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The Painful Price of Not Being A Properly Licensed Contractor

By January 31, 2014October 25th, 2018Construction Litigation Blog, Iman Reza
Iman Reza

Iman Reza

I recently litigated a dispute that serves as a cautionary tale for those contractors who are not properly licensed under the “Contractors State License Law.”

The simple facts were as follows. Contractor contracted with subcontractor for a work of improvement. Contractor paid subcontractor for some work but they had a falling out. Subcontractor then filed a complaint alleging it was deprived of the benefits of the contract and that it was deprived of earnings from other projects it could have accepted. Fatal to subcontractor’s claims was the fact that it was not a “duly licensed contractor at all times during the performance of that…contract.”

The obvious intent behind Bus. & Prof. Code § 7031 is to discourage persons who have failed to comply with the licensing law form offering or providing their unlicensed services for pay. Because of the strength and clarity of this policy, § 7031 applies despite injustice to the unlicensed contractor. Section 7031 represents a legislative determination that the importance of deterring unlicensed persons from engaging in the contracting business outweighs any harshness between the parties, and that such deterrence can best be realized by denying violators the right to maintain any such action for compensation in the courts of this state.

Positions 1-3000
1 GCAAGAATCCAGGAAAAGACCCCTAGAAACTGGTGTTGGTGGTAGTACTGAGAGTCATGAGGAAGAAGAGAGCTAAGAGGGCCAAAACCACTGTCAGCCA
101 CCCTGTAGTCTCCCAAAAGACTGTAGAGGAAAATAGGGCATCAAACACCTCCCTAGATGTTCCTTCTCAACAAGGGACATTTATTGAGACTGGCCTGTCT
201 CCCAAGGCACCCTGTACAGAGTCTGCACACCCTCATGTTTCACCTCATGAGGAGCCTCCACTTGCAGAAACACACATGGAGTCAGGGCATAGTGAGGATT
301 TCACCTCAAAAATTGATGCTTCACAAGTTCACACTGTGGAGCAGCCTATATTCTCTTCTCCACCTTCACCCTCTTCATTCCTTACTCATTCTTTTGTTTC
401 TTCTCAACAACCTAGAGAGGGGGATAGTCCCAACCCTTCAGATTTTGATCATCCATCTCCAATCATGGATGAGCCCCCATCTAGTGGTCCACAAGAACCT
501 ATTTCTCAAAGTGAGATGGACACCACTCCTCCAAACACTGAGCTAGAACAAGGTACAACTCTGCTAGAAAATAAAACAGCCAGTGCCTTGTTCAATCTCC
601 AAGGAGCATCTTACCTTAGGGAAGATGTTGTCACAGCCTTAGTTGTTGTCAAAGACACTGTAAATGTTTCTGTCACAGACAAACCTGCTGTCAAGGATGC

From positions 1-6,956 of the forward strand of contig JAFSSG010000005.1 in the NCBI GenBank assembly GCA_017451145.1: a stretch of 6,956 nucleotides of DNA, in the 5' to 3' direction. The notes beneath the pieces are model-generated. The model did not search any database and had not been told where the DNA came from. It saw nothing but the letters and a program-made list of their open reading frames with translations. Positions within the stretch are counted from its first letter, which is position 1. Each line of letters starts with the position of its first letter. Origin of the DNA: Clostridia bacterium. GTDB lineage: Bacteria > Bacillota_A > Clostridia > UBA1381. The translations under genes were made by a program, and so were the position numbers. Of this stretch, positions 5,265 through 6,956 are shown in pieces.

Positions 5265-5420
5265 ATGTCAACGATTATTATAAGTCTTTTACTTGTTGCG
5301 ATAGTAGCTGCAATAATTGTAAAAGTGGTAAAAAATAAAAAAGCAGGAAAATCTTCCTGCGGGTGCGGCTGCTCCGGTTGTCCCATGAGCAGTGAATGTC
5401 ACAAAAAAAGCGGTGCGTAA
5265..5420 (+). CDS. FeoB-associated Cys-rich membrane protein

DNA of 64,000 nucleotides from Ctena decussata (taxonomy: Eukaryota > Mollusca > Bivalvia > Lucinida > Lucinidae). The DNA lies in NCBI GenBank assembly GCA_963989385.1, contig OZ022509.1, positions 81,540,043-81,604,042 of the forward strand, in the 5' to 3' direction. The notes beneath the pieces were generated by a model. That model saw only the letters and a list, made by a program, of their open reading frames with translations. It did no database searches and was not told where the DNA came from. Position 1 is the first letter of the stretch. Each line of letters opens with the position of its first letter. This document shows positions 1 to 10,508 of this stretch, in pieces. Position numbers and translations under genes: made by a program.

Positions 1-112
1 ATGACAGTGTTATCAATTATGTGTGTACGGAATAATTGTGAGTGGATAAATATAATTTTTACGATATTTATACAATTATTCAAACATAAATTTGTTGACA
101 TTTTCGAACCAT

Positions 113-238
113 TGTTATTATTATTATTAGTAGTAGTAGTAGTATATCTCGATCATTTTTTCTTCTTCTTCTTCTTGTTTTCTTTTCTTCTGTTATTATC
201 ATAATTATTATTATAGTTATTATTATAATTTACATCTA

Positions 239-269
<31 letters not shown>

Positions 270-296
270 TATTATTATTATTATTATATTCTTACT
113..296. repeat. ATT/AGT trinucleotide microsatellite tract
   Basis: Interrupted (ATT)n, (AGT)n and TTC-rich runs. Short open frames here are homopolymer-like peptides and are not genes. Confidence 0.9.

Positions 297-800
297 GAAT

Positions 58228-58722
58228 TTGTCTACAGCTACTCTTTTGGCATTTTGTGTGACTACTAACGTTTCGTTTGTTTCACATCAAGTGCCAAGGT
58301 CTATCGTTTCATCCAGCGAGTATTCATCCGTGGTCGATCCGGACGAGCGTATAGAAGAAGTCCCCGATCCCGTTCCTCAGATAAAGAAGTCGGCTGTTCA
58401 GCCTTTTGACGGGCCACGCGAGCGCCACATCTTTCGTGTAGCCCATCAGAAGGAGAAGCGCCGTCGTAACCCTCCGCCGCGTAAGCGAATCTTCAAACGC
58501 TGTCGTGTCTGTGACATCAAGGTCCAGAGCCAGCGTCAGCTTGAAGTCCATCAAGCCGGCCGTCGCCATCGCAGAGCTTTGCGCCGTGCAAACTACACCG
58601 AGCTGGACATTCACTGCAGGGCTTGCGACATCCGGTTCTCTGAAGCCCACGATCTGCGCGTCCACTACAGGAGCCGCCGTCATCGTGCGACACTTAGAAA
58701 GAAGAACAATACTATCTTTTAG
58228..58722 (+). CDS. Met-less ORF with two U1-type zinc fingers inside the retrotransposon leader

“Regardless of the equities, § 7031, bars all actions, however they are characterized, which effectively seek compensation for illegal unlicensed contract work. Thus, an unlicensed contractor cannot recover either for the agreed contract price or for the reasonable value of labor and materials.”  Similarly, § 7031 precludes the enforcement of a mechanic’s lien. Public policy concerns are so strong that § 7031 applies even where the person for whom the work was performed knew the contractor was unlicensed. And § 7031, subd. (e), provides that the possible exception of substantial compliance won’t apply where the contractor has never been a duly licensed contractor in California.

As any defendant to a lawsuit would feel, contractor was not pleased. So, contractor decided to turn the tables and filed a cross-complaint for disgorgement and restitution of the money that was paid to subcontractor for the work that it actually complete. Bus. & Prof. Code § 7031(b) provides:  “[a] person who utilizes the services of an unlicensed contractor may bring an action . . . to recover all compensation paid to the unlicensed contractor for performance of any act or contract.”

Yes, the tables sure did turn. At first, subcontractor sought recovery; but at the end of the day, its failure to secure proper licensure made it susceptible to no recovery and paying back the money it had previously been paid. My simple advice is for all contractors to check their licensure after reading this blog.


[1] Bus. & Prof. Code § 7000 et seq.
[1] Bus. & Prof. Code § 7031(a)
[1] Banis Restaurant Design, Inc., Supra, 134 Cal. App. 4th at 1043; Hydrotech Systems, Ltd. v. Oasis Waterpark 52 Cal.3d 988, 995. (1991).
[1] Hydrotech, Supra, 52 Cal.3d at 997
[1] Banis Restaurant Design, Inc., Supra, 134 Cal. App. 4th at 1043.